Movies: The Babadook (2014)

The Australian psychological horror film The Babadook made an enormous splash with critics and horror fans when it came out back in 2014, and to this day it still ends up on many “best horror movies of the century so far” lists. Because of the hype surrounding it, there was also a pretty predictable backlash, with some viewers thinking the movie was boring, annoying, not scary, or wasn’t even a horror movie, which is a criticism I don’t really understand, but whatever. People like different things, and I’m not going to get my panties in a bunch about it, because I have better things to do.

I’m also very amused by the fact that, due to some weird thing where the movie was at one point somewhat inexplicably featured in the LGBTQ+ section of Netflix, said community rolled with it, and embraced the character as an LGBTQ+ icon, making hilarious memes, signs, and costumes of the creepy, long-fingered monster in different guises.

I first saw The Babadook back in 2015 and loved it, and made a note to come back to it for a second watch. Then, recently, I was browsing through the bargain horror movie bin at my local FYE store when I saw a copy of the film on DVD for five bucks, so I grabbed it. And I have to say, I liked the movie just as much, if not more, than I did the first time around.

The Babadook is the feature film debut of Jennifer Kent, who was actually an actor for about twenty years before pivoting into directing. She learned her craft on the job, so to speak, as when she decided to go into directing, she contacted controversial Danish director Lars von Trier and asked to assist on the set of his 2003 film Dogville; he agreed, and she felt that she got her education. Incidentally, Kent is also responsible for the harrowing 2018 film The Nightingale, which is very high up on my to-watch list, despite it not being exactly a horror movie.

Kent actually made a short film back in 2005 called Monster, which was a sort of small-scale version of what would eventually become The Babadook, whose script she would begin working on in 2009. From the first, she wanted the movie to be an exploration of certain aspects of motherhood that weren’t usually featured in horror films, and she also wanted the visuals of the film to harken back to the silent film days, and in particular the work of Georges Méliès and the German Expressionist movement, even down to initially wanting to shoot The Babadook completely in black and white.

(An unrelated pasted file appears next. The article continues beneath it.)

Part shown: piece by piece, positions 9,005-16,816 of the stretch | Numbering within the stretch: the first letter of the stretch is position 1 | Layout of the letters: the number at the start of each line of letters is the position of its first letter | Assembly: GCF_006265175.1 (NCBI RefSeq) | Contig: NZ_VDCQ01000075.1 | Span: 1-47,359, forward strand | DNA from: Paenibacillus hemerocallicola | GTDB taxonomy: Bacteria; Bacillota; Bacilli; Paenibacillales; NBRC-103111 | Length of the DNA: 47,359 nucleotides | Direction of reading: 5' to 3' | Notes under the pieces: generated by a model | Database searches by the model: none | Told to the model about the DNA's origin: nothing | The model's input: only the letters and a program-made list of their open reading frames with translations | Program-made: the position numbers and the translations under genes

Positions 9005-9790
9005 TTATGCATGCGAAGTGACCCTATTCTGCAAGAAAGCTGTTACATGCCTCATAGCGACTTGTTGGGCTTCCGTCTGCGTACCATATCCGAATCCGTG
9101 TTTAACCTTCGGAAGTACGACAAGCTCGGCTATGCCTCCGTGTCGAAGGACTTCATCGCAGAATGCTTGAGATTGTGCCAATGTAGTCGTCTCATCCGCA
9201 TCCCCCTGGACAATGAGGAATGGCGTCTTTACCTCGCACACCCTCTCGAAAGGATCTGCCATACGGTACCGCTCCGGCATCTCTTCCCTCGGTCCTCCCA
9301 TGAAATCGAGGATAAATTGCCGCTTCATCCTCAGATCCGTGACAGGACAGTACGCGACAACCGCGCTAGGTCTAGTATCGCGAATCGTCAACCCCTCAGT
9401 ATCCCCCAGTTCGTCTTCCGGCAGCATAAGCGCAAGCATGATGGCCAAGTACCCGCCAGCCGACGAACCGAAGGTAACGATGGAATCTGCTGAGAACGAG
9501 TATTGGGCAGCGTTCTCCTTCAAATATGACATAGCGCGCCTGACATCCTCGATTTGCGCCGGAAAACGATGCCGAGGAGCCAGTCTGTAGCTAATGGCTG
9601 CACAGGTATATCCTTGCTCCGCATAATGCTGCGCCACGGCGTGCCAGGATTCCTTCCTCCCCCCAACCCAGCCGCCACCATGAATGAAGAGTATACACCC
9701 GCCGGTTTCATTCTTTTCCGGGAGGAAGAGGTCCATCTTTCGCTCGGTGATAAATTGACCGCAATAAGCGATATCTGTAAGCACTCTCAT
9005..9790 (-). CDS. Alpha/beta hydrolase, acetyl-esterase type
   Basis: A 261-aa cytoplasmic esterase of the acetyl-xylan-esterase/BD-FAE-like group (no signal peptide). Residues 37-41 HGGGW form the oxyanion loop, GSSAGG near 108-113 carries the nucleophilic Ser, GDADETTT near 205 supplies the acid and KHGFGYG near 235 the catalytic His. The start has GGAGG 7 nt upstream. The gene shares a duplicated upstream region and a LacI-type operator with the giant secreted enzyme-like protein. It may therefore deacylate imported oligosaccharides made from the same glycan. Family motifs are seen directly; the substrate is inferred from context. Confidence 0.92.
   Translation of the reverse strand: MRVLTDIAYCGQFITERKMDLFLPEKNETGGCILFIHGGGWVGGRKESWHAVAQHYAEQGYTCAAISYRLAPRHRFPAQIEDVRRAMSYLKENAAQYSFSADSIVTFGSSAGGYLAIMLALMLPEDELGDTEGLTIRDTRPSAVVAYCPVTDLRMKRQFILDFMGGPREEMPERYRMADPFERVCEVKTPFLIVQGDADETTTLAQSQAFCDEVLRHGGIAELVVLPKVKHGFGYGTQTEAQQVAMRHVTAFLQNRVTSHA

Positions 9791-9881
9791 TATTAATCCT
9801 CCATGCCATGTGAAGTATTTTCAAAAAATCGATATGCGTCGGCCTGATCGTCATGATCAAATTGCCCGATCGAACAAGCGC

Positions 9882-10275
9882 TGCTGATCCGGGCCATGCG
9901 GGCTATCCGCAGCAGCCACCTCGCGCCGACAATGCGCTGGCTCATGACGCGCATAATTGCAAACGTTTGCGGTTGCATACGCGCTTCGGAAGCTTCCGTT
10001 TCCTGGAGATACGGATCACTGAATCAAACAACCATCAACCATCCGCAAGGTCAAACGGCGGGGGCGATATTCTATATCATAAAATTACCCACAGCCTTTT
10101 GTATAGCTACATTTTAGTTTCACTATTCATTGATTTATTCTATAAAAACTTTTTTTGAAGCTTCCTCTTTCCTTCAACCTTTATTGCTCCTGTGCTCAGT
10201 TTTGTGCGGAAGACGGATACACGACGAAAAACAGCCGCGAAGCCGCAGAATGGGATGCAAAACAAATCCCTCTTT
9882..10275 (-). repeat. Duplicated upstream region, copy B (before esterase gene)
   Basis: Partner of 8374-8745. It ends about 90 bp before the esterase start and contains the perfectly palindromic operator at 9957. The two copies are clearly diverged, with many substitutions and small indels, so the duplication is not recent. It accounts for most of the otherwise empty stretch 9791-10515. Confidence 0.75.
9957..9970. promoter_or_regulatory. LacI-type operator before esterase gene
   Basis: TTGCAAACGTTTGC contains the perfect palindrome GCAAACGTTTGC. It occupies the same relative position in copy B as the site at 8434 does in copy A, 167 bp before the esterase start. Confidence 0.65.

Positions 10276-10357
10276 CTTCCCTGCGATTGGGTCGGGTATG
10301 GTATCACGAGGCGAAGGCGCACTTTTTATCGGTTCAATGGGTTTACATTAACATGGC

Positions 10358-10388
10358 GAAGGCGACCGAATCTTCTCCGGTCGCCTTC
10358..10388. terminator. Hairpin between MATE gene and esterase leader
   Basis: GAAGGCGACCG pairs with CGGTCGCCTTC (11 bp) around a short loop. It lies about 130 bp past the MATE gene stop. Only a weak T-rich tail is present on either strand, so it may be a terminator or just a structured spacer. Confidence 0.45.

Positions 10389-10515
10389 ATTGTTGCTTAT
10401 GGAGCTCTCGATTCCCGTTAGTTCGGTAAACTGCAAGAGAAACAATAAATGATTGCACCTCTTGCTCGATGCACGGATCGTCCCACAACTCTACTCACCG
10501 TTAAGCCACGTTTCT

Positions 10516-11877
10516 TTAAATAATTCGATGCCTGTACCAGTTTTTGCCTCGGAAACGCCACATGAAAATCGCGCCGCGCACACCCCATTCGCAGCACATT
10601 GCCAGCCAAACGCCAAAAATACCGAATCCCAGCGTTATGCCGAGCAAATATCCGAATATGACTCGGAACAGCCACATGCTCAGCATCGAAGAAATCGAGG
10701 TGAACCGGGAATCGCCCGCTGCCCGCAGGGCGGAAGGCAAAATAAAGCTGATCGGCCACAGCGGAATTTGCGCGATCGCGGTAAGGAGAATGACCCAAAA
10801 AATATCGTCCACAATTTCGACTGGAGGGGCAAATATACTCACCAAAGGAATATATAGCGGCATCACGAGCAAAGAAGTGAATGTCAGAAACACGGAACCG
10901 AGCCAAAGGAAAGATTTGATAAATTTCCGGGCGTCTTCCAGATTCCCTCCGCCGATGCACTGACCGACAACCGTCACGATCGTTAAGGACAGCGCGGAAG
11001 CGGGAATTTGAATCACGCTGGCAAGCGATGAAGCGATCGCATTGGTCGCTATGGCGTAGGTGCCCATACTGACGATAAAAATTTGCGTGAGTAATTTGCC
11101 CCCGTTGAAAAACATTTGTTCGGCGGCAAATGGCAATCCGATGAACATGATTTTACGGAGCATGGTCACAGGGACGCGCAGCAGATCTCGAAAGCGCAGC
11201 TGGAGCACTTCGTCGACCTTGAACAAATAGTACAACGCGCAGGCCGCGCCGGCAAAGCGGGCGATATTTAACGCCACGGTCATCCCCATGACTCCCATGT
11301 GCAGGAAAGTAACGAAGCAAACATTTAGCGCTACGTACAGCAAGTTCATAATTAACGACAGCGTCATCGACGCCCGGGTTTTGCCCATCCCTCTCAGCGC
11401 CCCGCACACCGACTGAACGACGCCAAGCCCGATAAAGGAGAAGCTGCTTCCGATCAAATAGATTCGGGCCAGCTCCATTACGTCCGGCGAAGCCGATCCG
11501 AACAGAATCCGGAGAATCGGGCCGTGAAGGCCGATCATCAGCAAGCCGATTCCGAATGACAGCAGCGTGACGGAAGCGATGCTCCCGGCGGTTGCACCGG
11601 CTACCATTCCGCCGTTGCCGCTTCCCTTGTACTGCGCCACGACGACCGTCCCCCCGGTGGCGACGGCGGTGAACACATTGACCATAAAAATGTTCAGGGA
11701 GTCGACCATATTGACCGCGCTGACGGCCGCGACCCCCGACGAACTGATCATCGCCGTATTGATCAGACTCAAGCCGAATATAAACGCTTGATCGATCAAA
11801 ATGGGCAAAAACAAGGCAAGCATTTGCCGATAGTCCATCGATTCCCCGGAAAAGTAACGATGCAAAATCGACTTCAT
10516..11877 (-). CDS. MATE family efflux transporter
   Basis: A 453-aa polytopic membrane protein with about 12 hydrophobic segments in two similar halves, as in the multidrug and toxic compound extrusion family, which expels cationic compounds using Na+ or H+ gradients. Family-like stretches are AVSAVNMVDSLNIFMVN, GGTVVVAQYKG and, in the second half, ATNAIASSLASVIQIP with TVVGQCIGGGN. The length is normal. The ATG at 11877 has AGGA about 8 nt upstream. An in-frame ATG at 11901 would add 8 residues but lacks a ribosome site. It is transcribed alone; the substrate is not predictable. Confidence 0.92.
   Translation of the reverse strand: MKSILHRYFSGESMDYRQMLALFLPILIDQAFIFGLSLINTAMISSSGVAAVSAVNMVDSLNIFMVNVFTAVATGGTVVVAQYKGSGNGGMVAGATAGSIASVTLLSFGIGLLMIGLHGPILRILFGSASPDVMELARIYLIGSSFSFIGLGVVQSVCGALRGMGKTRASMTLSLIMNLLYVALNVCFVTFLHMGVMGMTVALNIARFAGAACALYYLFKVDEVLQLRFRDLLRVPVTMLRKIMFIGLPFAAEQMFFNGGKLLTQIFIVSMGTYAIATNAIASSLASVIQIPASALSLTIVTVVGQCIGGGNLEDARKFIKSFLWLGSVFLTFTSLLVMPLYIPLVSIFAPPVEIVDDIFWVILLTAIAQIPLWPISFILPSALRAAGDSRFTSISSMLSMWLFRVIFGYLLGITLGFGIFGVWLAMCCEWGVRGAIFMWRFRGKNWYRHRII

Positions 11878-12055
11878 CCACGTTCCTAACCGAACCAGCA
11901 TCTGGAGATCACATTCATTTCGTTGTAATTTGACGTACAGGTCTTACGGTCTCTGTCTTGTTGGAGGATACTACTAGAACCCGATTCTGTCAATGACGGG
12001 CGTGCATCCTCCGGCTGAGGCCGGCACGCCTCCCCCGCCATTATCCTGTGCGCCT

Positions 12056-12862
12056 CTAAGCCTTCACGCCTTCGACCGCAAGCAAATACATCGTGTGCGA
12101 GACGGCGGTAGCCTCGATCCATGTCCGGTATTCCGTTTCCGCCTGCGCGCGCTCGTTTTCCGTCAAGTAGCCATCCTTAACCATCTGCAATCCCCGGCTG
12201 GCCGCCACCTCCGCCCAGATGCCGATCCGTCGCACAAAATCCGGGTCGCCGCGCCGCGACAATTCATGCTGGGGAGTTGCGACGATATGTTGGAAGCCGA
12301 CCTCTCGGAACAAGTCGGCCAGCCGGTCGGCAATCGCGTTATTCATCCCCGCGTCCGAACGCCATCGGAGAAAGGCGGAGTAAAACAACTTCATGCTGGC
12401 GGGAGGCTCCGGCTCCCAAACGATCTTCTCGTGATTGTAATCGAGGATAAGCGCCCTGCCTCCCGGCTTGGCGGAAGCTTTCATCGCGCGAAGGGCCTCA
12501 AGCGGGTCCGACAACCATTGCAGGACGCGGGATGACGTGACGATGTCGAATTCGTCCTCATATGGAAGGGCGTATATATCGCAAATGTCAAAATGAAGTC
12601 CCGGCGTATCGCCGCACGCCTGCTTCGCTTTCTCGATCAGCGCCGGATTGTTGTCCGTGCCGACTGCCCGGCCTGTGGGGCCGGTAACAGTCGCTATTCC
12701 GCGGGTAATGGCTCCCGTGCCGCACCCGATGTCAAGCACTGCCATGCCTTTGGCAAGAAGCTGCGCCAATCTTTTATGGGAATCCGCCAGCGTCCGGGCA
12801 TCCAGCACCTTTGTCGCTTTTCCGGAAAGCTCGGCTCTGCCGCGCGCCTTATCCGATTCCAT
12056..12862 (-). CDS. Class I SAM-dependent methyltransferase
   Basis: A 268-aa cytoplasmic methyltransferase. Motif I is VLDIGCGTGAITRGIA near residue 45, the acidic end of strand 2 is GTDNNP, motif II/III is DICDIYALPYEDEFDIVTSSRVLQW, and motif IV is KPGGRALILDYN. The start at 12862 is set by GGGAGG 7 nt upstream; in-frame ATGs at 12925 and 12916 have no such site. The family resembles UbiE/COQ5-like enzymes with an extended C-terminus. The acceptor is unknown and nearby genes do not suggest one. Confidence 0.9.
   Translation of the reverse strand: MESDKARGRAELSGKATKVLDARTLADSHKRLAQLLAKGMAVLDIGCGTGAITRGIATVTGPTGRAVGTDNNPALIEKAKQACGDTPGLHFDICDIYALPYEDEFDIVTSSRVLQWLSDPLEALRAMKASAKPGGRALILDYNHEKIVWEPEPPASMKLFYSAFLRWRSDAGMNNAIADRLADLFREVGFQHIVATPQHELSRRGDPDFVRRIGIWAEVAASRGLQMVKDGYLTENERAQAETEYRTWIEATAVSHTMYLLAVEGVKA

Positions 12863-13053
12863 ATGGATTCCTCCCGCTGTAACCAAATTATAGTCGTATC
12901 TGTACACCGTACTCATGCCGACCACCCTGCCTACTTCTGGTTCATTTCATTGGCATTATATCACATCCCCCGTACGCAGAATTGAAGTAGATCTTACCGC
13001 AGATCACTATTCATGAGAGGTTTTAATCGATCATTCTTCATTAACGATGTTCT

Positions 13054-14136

The story follows a frazzled single mother named Amelia, played in an Oscar-worthy turn by Essie Davis (who actually went to acting school with Kent and maintained a friendship with her for decades). Almost seven years prior to the events of the film, Amelia’s husband Oskar was killed in a horrific car crash while the couple was en route to the hospital for Amelia to give birth to their first child, a boy named Samuel.

Amelia, it seems, has never really come to terms with the loss, burying it deep within herself and refusing to talk about it or move on with her life. She also harbors a deep but seemingly unconscious resentment toward her son, essentially blaming him for killing her beloved husband; in fact, she has refused to let Samuel celebrate his birthday on the actual day of his birth, since that was also the day of Oskar’s death.

The boy, nearly seven years old, senses his mother’s hatred of him, and acts out in increasingly destructive ways: shrieking at the top of his lungs, building weapons and taking them to school, pushing his cousin out of a treehouse and breaking her nose. Though Amelia is offered a few lifelines to help with her demon spawn⁠—her elderly neighbor Grace is caring and supportive, and school authorities try to work with Sam’s behavioral problems by proposing he be isolated from the other students and taught one-on-one⁠—Amelia seems defensive and reluctant to unburden herself, perhaps because she doesn’t want to be seen as a failure. This dynamic is highlighted by her relationship with her sister, who absolutely does seem to judge Amelia for her shortcomings, and doesn’t particularly want to listen to Amelia’s struggles, even down to refusing to set foot in the same house as the hyperactive Samuel.